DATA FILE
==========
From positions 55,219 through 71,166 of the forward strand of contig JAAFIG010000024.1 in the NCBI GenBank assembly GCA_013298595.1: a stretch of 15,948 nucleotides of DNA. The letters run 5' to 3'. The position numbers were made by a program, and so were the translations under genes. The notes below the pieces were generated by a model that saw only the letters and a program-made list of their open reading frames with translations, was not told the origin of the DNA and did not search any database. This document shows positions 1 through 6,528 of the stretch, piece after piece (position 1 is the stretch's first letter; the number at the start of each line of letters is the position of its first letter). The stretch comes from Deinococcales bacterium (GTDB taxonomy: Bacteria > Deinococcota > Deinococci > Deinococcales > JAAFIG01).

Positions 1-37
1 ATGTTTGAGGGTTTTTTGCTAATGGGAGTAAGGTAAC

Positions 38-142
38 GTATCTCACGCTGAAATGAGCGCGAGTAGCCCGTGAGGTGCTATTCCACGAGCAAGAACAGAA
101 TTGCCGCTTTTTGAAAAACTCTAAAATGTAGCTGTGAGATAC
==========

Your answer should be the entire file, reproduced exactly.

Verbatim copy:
From positions 55,219 through 71,166 of the forward strand of contig JAAFIG010000024.1 in the NCBI GenBank assembly GCA_013298595.1: a stretch of 15,948 nucleotides of DNA. The letters run 5' to 3'. The position numbers were made by a program, and so were the translations under genes. The notes below the pieces were generated by a model that saw only the letters and a program-made list of their open reading frames with translations, was not told the origin of the DNA and did not search any database. This document shows positions 1 through 6,528 of the stretch, piece after piece (position 1 is the stretch's first letter; the number at the start of each line of letters is the position of its first letter). The stretch comes from Deinococcales bacterium (GTDB taxonomy: Bacteria > Deinococcota > Deinococci > Deinococcales > JAAFIG01).

Positions 1-37
1 ATGTTTGAGGGTTTTTTGCTAATGGGAGTAAGGTAAC

Positions 38-142
38 GTATCTCACGCTGAAATGAGCGCGAGTAGCCCGTGAGGTGCTATTCCACGAGCAAGAACAGAA
101 TTGCCGCTTTTTGAAAAACTCTAAAATGTAGCTGTGAGATAC